arduino 5v input


The relay I’m using is a s Rd 0. 5. Vdc s LC 5 volt relay this really has three terminals on the top. You have the normally closed terminal in the middle you have the common terminal and on the bottom you have the normally open terminal. The normally open terminal is powered when you send a 5 volt signal to the signal pin of the relay the normally closed terminal is shut off. When you send a signal to the signal, pin and the common terminal is what supplies the power to the normally open and the normally closed terminals. So I have it set up so that the hot side of the power cord is connected to the common terminal of the 5 volt relay, and I have another wire coming out of the normally open terminal of the relay and that wire is connected to the hot Side of the light fixture, I have the negative or neutral side of the power cord connected to the neutral side of the light fixture. So when we send a 5 volt signal to the relay through the signal pin, the relay will be activated and it will close the switch between the common terminal and the normally open terminal and current will flow through and power. The light bulb, in this case we’re, going to be using a thermistor to tell the Arduino at what level we should send a signal to the relay so that it activates and then closes the switch and turns on the light bulb.

So we’re going to set up our thermistor voltage divider, just like we did in our Arduino thermistor temperature sensor video. You might want to look at that, but we’re going to insert a 100k thermistor into the breadboard, along with a 100k resistor, now we’re going to connect the side of the thermistor that’s not connected to the resistor we’re, going to bring that over to the 5 volt Pin of the Arduino and then we’re going to take the side of the resistor that’s not connected to the thermistor and bring that over to the ground terminal of the Arduino. And then we’re going to take the rail of the breadboard that both the thermistor and the resistor are connected to and bring that over to the analog, pin zero of the Arduino, and that sets up our voltage divider. Now we want to connect the relay up to the Arduino, so we take a jumper wire from the signal pin of the relay and connect that to digital pin 10 of the Arduino. Now we take a jumper wire from the positive pin of the relay and bring that over to our positive rail on the breadboard and then take a jumper wire and connect that to the negative end of the relay and bring that over to the negative rail of The breadboard alright so now we’re all set up let’s, go back to the blog post and get the code so copy that open up the Arduino IDE paste it in there.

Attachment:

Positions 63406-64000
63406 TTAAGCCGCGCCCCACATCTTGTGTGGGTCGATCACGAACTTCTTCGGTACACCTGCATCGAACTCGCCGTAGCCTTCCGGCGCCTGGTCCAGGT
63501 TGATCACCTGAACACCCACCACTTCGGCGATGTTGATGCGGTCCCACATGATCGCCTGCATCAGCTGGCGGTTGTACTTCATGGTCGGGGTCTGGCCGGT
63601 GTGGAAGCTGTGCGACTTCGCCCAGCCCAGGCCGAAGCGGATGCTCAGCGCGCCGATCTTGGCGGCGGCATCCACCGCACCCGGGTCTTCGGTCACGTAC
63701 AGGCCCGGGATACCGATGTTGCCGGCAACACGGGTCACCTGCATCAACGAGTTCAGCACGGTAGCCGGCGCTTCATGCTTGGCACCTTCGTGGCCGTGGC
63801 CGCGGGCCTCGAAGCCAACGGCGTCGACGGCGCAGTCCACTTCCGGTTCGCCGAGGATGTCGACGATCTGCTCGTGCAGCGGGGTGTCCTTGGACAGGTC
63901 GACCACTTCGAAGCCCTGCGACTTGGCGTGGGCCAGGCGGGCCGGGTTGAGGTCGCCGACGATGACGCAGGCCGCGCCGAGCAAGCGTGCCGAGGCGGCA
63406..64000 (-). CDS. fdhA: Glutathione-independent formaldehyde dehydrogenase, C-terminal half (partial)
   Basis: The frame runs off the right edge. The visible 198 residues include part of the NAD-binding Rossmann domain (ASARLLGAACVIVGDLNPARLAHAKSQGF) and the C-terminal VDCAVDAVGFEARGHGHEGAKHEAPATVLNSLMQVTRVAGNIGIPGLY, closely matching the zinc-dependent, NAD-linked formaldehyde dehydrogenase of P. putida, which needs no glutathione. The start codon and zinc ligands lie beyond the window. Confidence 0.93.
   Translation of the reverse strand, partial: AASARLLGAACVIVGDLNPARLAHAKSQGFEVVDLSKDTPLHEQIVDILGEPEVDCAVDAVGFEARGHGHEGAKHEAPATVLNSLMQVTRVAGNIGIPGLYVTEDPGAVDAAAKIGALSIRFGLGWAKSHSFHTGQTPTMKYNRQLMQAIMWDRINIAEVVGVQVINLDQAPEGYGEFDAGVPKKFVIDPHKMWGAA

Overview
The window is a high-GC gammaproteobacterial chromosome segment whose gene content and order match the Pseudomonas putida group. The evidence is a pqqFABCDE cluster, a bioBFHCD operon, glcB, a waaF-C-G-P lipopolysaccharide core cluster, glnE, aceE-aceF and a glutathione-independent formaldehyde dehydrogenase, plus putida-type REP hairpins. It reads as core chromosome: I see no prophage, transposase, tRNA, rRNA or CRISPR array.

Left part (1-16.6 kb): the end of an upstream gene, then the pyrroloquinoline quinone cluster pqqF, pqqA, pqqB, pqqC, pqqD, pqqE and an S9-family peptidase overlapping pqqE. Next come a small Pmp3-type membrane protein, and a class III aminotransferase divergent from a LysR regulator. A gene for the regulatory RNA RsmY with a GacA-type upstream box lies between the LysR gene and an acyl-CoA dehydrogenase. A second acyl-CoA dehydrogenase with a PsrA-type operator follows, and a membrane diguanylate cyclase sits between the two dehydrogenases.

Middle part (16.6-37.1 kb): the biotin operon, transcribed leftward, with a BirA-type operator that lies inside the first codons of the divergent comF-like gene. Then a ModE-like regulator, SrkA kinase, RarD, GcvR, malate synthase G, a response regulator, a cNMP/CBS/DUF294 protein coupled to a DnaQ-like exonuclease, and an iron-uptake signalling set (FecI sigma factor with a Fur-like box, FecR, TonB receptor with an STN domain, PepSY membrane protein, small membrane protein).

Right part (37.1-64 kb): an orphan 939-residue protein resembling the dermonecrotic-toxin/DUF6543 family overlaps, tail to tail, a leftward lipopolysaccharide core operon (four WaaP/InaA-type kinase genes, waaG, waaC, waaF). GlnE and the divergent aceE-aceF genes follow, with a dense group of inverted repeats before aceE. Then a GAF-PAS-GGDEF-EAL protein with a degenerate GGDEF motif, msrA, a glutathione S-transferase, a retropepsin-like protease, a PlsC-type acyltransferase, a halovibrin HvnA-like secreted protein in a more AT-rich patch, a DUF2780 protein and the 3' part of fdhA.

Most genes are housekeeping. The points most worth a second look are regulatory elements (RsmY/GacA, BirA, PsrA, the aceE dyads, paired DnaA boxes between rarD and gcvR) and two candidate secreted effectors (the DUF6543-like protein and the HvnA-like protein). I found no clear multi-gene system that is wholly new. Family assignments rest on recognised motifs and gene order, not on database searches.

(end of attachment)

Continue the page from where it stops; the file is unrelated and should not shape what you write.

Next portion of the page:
So this is our standard thermistor program. It takes the voltage detected by the Arduino at the analog, pin, zero and converts that into a temperature reading, and then we can use an if statement to say if the temperature is greater than or equal to ninety degrees. Fahrenheit then digital right to pin out a low signal. So if the temperature is greater than ninety, then the output at our output pin, pin ten is low and the relay will not be activated. Otherwise, if the temperature is less than ninety, then we will send a high voltage signal to digital pin 10 and that will activate the relay and turn the light bulb on alright. So now that we have it uploaded, the board temperature is below ninety degrees Fahrenheit. So the light turns on and as soon as I squeeze it, the temperature raises above ninety and turns the light bulb on and on all right. Well that’s it. So let me know if you have any questions about it in the comments. I’Ll be happy to answer them and don’t forget to subscribe. We’Ve got a lot more videos coming out and I hope to see you again all right.


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Originally posted 2018-01-02 08:06:38.

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Comment (24)

  1. Hi, is it possible to do exactly the same but with a sensor that mesures voltage instead of temperature? Thank you very much!!!